The bull shark feeding frenzy
Can someone floating above amped-up bull sharks scare them away? The answer is yes, but it will take a multi-pronged approach. Wearing the electronic repellent Shark Shield is a good start, but the sharks will eventually decide the pain is worth the potential gain. Maintaining eye contact is a must, so you know when it's time for a defensive move. "I'm looking down in the water and I see these sharks coming up, and I'm tucking, tucking, tucking my legs up closer and closer and closer, and this shark is just coming right up for my nice little bare foot dangling there in front of its face, like it's teasing him," Dornellas says. "I had to put my foot on its head and push him down. That was a calculated move: I didn't want to kick the shark, but I wanted to let the shark know that, 'Hey, I'm not food. I'm not going to be that easy. You back off of it.'"
What saved Dornellas in the end was his concussive slap technique -- striking the water hard to create a boom that spooks the sharks and sends them away. It's something he stumbled upon years ago, when he was near a fellow spearfisherman who shot a cobia, a fish that likes to hang out under larger animals such as bull sharks to eat their scraps.
The bull sharks wanted the cobia, which tried to hide behind Dornellas. "There was five bull sharks trying to consume a fish underneath me, and I had nothing to fend them off with -- no Shark Shield, no camera to use as a shield. I was basically getting bumped out of the water by these bull sharks," he says. "So it was assessing the situation very quickly and creating something unnatural, which was a very loud boom to scare them away. For an animal that is so sensitive to pressure changes and vibrations and things like that, it was like an overload. They all took off and left me alone. I was able to push that fish away from me and get out of the situation."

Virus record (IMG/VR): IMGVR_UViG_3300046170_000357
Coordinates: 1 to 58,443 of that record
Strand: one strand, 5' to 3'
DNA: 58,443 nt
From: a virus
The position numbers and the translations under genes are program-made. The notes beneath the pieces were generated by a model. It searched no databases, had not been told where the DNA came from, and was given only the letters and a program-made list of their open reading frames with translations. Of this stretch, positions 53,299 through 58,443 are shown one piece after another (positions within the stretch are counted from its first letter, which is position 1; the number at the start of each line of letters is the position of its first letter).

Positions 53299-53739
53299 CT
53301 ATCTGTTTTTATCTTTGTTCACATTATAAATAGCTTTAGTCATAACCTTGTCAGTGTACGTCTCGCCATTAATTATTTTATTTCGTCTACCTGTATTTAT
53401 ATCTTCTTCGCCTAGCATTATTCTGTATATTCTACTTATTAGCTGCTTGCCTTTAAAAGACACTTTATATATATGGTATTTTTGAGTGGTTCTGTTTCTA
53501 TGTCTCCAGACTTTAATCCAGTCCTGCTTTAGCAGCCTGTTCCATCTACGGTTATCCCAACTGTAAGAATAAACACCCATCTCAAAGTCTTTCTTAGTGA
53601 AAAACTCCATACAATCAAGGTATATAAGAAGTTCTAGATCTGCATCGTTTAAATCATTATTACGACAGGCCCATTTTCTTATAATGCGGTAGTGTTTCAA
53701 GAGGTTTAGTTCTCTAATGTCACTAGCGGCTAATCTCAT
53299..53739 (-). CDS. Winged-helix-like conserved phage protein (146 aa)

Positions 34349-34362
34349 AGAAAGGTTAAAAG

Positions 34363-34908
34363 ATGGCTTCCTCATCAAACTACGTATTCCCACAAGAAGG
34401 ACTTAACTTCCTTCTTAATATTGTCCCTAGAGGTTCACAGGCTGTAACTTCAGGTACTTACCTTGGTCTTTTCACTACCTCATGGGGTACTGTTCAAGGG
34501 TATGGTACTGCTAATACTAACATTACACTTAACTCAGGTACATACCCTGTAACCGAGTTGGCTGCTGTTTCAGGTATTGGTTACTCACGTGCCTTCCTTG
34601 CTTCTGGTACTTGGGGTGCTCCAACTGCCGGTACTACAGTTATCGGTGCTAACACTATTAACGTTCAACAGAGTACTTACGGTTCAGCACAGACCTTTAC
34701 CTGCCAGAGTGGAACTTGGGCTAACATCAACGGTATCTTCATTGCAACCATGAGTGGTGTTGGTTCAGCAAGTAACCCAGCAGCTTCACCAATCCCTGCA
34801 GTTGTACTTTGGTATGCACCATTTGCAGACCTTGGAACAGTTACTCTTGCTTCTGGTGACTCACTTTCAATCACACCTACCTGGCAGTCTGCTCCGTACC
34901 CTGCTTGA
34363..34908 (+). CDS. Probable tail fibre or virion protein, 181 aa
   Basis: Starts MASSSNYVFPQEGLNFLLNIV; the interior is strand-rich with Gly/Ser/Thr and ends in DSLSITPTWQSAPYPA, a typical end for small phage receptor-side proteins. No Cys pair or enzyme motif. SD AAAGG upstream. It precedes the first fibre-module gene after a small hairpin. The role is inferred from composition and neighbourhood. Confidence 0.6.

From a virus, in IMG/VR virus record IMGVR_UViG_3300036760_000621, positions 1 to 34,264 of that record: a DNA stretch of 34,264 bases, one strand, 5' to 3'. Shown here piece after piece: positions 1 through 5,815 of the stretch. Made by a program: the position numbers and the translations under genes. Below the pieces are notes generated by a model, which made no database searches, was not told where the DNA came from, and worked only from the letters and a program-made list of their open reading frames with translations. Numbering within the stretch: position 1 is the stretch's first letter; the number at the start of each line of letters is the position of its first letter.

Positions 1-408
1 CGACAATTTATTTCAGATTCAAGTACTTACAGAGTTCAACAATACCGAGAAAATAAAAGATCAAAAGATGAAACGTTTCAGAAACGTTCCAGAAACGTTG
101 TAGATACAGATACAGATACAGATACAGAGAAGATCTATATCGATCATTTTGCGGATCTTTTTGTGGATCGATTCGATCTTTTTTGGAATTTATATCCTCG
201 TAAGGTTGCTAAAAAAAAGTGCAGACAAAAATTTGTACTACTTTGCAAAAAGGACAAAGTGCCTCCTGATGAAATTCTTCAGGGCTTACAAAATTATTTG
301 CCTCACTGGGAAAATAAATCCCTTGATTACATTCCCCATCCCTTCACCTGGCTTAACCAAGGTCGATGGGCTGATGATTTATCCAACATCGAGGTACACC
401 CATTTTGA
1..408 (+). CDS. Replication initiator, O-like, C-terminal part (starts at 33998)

The experience made him think the bull sharks he was taught to fear when he was age eight or nine are a lot smarter and more precise than he ever imagined. He wanted to know if the concussive slap was a kind of safety net he could count on. So he went out and created a feeding frenzy that he could put himself in the middle of. Only this time, he went a step further.
"I claimed the bait. I asserted my dominance over that area, and I said, 'This is my area, you're not coming close. I'm bigger and badder than you,' and it worked amazingly," he says. "It's a bluffing technique that I learned from a good friend named Riley Elliott, a very well-known shark scientist in New Zealand. He does it with makos. You just bluff them, make them think you are bigger and badder than them and they're going to get hurt if they get close. If the sharks believe that, they immediately change their behavior around you."
Dornellas has witnessed that attitude adjustment in bull sharks. "It's not like curiosity or aggression towards you, it's one of pure acceptance. Like you're one of them now, and now they're swimming by your side instead of behind you or underneath you. You can never explain to another person what that feels like to be in a pack of bull sharks and be completely accepted as another predator of equal strength."